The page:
Employment scams use enticing, hard-to-detect approaches to target people who’ve been out of work. Fraudsters know people are most vulnerable when they’re desperate or scared, and they may use crises and pressure tactics to prey on their victims.
Some scammers take a slow approach with interviews and a legitimate-seeming operation to collect personal information. Other scams promise guaranteed or easy income — if you purchase their program or buy equipment or training. In a twist on the popular overpayment scam, a fake employer sends a large paycheck and asks you to send the “extra” back.
On its Consumer Advice site, the Federal Trade Commission (FTC) gives some helpful tips on company verifications and job offer validity. As a job seeker, familiarize yourself with these four ways to figure out if your new job offer is a scam and how to avoid fake offers:
1. Research Your Potential Employer
Verify any job posting you find online. Ideally, you should check company websites to verify third-party job posting boards. If a listing you found on a third-party site isn’t on the company site, you should by cautious applying for and accepting any job.
It’s common sense to take what you find on the internet with a grain of salt, but the FTC recommends searching your prospective employer along with trigger words like “scam,” “review” or “complaint.” You may find out if your validity concerns were real from people who have been burned before.
2. Never Pay To Get a Job
It should go without saying, but job promises for payments are scams. When you are looking for a job, you shouldn’t have to pay your potential employer. They might say they need you to cover upfront supplies, like a computer or phone, which you receive later or get reimbursed for.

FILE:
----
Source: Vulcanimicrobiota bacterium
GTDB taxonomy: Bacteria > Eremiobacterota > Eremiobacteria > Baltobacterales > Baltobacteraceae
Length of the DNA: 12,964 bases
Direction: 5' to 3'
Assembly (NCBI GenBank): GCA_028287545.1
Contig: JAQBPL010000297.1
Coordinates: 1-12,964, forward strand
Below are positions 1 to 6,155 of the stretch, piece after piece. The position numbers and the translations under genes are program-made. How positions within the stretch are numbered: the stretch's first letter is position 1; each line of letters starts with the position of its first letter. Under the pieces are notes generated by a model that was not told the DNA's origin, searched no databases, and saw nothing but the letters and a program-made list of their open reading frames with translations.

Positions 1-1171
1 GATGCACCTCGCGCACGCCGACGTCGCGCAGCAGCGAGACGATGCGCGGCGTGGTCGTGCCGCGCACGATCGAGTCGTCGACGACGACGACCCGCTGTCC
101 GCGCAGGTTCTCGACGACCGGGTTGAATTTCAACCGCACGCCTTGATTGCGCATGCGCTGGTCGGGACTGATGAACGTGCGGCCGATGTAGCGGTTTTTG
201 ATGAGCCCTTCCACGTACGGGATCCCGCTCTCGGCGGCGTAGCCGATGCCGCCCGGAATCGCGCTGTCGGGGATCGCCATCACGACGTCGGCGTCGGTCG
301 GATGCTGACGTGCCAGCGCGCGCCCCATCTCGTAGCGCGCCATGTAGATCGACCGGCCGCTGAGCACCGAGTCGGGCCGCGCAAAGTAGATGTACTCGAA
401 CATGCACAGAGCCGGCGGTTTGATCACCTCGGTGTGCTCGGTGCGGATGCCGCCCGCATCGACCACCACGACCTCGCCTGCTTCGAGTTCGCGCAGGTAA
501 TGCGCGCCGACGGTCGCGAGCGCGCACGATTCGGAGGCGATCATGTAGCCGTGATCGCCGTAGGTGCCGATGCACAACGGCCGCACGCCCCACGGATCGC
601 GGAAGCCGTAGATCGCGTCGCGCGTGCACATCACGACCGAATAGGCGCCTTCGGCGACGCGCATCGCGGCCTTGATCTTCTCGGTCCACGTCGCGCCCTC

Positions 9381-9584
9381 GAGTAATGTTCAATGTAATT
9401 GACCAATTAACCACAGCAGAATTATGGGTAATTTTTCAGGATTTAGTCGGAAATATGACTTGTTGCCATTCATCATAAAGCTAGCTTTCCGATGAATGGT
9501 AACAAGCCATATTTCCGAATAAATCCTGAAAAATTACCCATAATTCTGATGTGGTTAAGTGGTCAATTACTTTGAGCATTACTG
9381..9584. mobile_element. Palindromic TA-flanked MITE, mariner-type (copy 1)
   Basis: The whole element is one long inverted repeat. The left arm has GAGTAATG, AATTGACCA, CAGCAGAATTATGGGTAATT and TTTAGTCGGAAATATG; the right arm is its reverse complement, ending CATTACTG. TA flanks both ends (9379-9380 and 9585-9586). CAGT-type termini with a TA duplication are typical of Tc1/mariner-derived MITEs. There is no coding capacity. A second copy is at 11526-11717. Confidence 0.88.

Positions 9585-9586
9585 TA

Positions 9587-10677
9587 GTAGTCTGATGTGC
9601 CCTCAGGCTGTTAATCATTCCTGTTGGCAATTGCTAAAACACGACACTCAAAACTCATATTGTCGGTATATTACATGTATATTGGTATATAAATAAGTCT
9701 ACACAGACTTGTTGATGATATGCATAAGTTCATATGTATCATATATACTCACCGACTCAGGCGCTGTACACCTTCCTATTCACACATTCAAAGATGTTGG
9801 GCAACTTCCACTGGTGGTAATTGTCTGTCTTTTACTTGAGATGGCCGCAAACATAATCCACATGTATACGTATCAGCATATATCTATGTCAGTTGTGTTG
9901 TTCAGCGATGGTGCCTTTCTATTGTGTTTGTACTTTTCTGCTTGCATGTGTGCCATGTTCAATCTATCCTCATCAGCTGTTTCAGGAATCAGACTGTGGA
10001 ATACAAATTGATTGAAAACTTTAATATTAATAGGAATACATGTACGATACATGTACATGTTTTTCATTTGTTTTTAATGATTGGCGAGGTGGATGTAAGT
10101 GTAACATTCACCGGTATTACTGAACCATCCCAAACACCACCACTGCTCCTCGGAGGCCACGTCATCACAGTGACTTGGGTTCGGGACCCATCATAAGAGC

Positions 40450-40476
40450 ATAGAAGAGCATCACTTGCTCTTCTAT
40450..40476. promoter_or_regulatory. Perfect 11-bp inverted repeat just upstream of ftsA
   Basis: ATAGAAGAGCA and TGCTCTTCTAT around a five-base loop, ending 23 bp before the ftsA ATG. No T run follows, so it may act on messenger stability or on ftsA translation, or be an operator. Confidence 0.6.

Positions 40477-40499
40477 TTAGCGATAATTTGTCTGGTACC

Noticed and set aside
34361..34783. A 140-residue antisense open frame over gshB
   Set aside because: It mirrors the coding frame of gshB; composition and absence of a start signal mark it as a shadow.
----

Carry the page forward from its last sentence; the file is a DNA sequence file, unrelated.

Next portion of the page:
If you were tricked into sending money, no matter how you paid — debit card, credit card, bank or wire transfer, gift card or cash reload card — contact the company you used to send the money and ask to have the transaction reversed, if possible. You’ll also want to report the fraud to the FTC immediately.
3. Beware of “Fake Check” Scams
In a fake check scam, a hiring company asks you to deposit a check, usually for more than you are “owed,” then send some of the money back to them or another person. The fraudsters always have a good story to explain why you can’t keep all the money.
Checks themselves come in many forms. They might look like business or personal checks, cashier’s checks, money orders or a check delivered electronically. These scams work because fake checks generally look just like real checks, even to bank employees. And fake checks can take weeks to be discovered and untangled.
In general, be on the lookout for recruiters asking for money or bank information before hire. You should never need to provide anything more than a resume until you are hired or enter some sort of contract, so keep your Social Security number and personal identification information safe.
4. Be Skeptical of Company Testimonials
You can also check testimonials and the recruiter’s profile to verify legitimacy. But be skeptical! Scammers are deceitful, but they want to look as convincing and “official” as possible. Therefore, many will build online profiles, including phony company character testimonials.
In this age of online hiring and remote work, much of the hiring process is done without meeting face-to-face. Always verify if the employer is real or legitimate to avoid job scams. Once you’ve authenticated an employer, you can submit your name for consideration. But be diligent; dream jobs exist, but if something sounds too good to be true, it’s because it often is.
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